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    \$\begingroup\$ @J.Doe: 1. Your schematic is wrong. The relay cannot click if it is wired as the schematic shows. Fix the schematic. 2. After you fix the schematic post photos of how you built the circuit. You seem to have wired something wrong, and we can't help you find that from just the schematic diagram. \$\endgroup\$ – JRE Feb 26 at 12:09
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The comments have made it clear that you don't understand the difference between a relay and a relay module, and that you don't understand what the contacts on a relay are for.

Here's a circuit that shows how your gadget should be built:

schematic

simulate this circuit – Schematic created using CircuitLab

I've shown the internal circuit of the module to make clear just what is going on.

You seem to have the input side wired correctly, since you hear the relay click.

The output side is where the error lies.

If you connected your solenoid and power supply to the NC and NO contacts, then the relay would click but the solenoid would not activate.

Your module should have the NC, NO, and C terminals marked, probably on the bottom side under the blue connector.

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  • \$\begingroup\$ Hello, thank you with your help. I have tried to study what you have given me and I am still failing to understand why I am failing at designing this circuit. The solenoid does activate but it's uncontrollable with my current design (the one in the given link description I sent in the original post). Once plugged in, it just constantly clicks once I run the program instead of waiting on my queue. I really am trying to understand here. \$\endgroup\$ – J. Doe Mar 3 at 22:20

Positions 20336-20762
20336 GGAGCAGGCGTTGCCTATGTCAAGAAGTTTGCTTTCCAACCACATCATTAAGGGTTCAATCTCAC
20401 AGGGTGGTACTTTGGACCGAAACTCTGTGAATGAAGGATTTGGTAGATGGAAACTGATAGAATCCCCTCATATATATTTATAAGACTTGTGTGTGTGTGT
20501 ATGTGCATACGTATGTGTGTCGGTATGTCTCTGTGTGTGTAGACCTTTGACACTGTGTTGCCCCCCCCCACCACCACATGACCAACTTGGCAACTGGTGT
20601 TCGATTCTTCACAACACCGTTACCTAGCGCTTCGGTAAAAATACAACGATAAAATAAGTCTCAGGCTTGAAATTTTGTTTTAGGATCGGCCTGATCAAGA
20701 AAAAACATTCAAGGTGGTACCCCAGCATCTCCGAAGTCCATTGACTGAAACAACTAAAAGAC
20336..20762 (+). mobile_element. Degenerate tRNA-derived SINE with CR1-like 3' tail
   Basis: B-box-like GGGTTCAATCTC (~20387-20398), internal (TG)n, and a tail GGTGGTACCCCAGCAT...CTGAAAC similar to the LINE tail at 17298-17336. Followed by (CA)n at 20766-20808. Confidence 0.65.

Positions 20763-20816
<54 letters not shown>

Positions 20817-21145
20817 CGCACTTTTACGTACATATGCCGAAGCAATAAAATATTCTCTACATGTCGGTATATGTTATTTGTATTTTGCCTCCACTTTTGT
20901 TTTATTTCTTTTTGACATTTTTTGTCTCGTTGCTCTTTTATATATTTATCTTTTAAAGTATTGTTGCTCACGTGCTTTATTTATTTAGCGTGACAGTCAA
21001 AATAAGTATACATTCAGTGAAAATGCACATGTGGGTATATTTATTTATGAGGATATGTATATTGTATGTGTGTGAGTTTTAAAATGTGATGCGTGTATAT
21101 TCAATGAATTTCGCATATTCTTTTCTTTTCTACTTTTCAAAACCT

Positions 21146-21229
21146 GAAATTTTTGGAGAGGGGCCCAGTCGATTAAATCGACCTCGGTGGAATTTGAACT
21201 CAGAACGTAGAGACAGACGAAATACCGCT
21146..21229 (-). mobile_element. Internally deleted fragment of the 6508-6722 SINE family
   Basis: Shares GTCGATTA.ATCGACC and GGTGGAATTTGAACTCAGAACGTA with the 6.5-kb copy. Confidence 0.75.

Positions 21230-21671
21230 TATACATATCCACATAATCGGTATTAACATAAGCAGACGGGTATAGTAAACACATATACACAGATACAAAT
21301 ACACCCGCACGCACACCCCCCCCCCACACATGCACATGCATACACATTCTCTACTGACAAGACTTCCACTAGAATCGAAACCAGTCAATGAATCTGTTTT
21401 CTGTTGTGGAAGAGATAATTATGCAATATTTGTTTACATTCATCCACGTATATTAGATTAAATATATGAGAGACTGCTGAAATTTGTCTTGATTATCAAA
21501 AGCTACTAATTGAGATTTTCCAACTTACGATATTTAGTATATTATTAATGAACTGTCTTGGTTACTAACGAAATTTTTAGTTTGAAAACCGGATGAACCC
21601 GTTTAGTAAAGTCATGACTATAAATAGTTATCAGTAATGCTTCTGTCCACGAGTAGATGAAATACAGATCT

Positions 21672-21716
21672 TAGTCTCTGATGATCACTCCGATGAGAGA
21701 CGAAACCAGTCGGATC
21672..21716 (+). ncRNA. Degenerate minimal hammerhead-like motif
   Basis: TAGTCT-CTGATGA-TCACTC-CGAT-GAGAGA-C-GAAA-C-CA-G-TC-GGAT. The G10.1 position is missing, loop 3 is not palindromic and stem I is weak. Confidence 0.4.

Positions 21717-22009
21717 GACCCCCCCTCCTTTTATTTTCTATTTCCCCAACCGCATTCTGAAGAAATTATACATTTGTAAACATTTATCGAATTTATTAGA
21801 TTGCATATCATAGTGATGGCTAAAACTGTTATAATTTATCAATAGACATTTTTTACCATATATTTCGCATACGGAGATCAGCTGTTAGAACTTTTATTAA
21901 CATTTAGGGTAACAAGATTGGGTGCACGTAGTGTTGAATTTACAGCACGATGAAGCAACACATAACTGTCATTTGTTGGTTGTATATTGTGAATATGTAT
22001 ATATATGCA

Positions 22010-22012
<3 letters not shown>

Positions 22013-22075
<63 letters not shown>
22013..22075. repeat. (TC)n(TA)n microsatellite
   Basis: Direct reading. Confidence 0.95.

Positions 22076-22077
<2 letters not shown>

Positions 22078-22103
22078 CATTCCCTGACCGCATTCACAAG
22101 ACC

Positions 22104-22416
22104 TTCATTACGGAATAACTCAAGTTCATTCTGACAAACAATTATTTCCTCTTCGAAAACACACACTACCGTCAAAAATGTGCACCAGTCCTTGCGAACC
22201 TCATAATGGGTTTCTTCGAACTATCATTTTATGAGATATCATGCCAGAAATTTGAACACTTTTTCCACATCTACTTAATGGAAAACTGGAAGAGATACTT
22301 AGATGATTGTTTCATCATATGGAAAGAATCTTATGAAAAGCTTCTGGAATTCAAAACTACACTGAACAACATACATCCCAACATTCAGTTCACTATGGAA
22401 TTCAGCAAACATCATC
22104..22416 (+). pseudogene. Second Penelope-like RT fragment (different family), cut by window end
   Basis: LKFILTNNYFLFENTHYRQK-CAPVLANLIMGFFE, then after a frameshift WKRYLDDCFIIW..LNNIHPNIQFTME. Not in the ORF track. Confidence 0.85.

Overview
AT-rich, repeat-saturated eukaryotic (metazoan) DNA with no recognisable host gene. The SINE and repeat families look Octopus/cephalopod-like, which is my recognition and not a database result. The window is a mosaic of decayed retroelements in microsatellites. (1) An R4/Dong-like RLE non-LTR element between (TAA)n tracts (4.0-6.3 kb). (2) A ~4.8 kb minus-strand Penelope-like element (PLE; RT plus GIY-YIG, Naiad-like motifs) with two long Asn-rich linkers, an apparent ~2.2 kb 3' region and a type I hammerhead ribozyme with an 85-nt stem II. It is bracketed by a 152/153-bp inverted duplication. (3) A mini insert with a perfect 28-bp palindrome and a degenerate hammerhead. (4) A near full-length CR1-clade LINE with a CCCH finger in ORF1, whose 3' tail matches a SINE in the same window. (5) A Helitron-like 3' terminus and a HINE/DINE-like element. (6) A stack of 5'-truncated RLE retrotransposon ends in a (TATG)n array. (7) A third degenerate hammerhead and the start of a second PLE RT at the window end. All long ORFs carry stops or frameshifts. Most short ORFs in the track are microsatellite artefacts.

• \$\begingroup\$ I guess what I am asking is I still don't fully comprehend in plain English why I might need to add extra steps to my circuit to get it to run while the original guide I have been using seems to only need the relay \$\endgroup\$ – J. Doe Mar 3 at 22:35
  • \$\begingroup\$ You probably don't need extra steps. You probably just need to do the ones you have right. You might have forgotten to connect the ground from the Pi to the relay module. \$\endgroup\$ – JRE Mar 3 at 22:57
  • \$\begingroup\$ I'll go over the circuit and rebuild it from the ground up again and try to explain clearly any issues I am having. I appreciate the continued help. \$\endgroup\$ – J. Doe Mar 4 at 0:36
  • \$\begingroup\$ Just wanted to bring this to a close. I appreciate the help. I tried to check the relay to see for NC NO and C terminals. I couldn't find where they were but realized that since I was getting power to the solenoid and you helped me walk through the issue, I figured if I kept taking note of where I plugged it in, I would figure out which contacts are which. The relay was setup backwards. I figured out the contacts by just plugging and playing. It works as designed now. Thank you. \$\endgroup\$ – J. Doe Mar 7 at 20:47